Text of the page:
Protein stability and transcriptional activity of TP53 (p53) tumor suppressor are regulated by post-translational modifications that include ubiquitination, phosphorylation, acetylation, methylation, sumoylation and prolyl-isomerization (Kruse and Gu 2009, Meek and Anderson 2009, Santiago et al. 2013, Mantovani et al. 2015). In addition to post-translational modifications, the activity of TP53 is also regulated by binding of transcription co-factors.
In unstressed cells, TP53 protein levels are low due to MDM2-mediated ubiquitination of TP53, which triggers proteasome-mediated degradation. In response to stress, TP53 undergoes stabilizing phosphorylation, mainly at serine residues S15 and S20. Several different kinases can phosphorylate TP53 at these sites, but the main S15 kinases are considered to be ATM and ATR, while the main S20 kinases are considered to be CHEK2 and CHEK1. Additional phosphorylation of TP53 at serine residue S46 promotes transcription of pro-apoptotic, rather than cell cycle arrest genes.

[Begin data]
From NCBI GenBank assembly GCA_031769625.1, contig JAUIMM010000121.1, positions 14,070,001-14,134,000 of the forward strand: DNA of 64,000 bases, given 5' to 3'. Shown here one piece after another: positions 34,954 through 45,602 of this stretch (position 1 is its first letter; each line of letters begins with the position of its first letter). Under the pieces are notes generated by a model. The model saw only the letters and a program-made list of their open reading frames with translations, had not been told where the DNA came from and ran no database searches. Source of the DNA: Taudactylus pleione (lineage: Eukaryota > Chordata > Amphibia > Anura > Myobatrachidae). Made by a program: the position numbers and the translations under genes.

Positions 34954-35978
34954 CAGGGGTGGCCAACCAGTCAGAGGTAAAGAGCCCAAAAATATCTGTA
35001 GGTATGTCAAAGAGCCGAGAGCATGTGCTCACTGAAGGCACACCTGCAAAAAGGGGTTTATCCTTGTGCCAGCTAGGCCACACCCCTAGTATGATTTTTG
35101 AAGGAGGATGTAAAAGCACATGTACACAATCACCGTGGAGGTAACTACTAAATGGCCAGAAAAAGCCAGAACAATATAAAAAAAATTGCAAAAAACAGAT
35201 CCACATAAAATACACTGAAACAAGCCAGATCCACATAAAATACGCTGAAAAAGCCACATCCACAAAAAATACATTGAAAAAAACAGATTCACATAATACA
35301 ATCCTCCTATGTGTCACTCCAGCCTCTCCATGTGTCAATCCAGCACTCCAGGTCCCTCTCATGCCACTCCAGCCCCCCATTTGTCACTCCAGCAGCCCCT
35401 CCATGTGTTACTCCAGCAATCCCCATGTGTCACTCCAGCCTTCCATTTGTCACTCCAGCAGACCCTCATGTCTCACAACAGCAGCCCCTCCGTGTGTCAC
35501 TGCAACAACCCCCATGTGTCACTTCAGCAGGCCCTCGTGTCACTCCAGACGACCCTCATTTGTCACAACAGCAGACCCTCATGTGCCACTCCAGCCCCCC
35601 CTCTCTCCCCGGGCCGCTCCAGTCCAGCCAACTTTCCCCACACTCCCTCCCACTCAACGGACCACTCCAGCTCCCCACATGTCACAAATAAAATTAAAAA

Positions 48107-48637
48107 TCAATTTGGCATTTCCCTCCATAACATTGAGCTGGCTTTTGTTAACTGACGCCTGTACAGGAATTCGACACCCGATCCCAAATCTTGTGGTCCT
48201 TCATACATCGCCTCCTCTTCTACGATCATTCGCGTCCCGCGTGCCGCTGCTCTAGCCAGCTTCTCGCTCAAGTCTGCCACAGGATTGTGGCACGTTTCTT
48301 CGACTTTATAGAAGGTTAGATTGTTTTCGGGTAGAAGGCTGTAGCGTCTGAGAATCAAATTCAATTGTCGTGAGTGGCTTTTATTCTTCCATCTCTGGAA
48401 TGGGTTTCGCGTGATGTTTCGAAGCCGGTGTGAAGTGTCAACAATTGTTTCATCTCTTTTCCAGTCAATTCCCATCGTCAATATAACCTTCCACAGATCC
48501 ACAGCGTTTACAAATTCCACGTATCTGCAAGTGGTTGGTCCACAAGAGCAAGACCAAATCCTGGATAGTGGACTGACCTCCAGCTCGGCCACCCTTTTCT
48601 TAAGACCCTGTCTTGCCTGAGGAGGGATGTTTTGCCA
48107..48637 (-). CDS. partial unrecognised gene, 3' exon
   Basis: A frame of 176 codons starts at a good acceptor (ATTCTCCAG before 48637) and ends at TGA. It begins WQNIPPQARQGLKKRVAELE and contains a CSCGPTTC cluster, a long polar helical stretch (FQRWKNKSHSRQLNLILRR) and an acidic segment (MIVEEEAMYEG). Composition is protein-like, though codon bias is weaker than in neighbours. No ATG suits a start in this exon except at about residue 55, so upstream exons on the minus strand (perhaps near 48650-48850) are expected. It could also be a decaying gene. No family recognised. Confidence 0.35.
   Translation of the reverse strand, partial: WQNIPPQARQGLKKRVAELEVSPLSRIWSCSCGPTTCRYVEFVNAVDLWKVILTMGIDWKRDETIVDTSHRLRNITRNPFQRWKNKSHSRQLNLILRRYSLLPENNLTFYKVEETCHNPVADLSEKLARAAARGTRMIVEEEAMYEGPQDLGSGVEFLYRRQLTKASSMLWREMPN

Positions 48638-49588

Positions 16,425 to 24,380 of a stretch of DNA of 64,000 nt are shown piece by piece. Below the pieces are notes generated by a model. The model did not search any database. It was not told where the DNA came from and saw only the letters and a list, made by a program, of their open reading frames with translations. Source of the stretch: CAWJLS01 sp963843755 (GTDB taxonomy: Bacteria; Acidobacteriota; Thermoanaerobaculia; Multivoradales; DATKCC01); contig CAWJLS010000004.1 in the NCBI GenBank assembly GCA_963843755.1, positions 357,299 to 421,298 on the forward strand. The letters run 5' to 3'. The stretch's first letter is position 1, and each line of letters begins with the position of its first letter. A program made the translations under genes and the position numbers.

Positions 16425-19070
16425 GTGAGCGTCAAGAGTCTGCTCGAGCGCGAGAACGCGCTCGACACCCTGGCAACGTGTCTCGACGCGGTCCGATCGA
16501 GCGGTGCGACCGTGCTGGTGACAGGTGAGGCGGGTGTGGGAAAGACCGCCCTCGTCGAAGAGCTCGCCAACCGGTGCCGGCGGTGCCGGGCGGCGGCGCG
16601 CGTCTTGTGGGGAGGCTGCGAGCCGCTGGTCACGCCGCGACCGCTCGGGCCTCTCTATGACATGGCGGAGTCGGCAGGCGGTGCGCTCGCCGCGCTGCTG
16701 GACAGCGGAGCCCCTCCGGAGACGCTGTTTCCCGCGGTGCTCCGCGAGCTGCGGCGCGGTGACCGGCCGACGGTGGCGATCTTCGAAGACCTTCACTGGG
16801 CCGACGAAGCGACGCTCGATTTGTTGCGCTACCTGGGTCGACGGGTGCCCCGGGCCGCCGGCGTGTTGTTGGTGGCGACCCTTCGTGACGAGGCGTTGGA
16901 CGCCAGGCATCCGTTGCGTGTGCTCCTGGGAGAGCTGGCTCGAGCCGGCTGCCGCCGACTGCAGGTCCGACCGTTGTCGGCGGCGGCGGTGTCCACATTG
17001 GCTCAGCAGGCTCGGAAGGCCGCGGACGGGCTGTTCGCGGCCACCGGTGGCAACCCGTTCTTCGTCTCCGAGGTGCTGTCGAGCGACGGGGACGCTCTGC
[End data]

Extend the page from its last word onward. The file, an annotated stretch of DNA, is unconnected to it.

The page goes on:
Acetylation mainly has a positive impact on transcriptional activity of TP53, while methylation can both positively and negatively regulate TP53.
Some posttranslational modifications regulate interaction of TP53 with transcriptional co-factors, some of which are themselves transcriptional targets of TP53.
For review of the complex network of TP53 regulation, please refer to Kruse and Gu 2009, and Meek and Anderson 2009.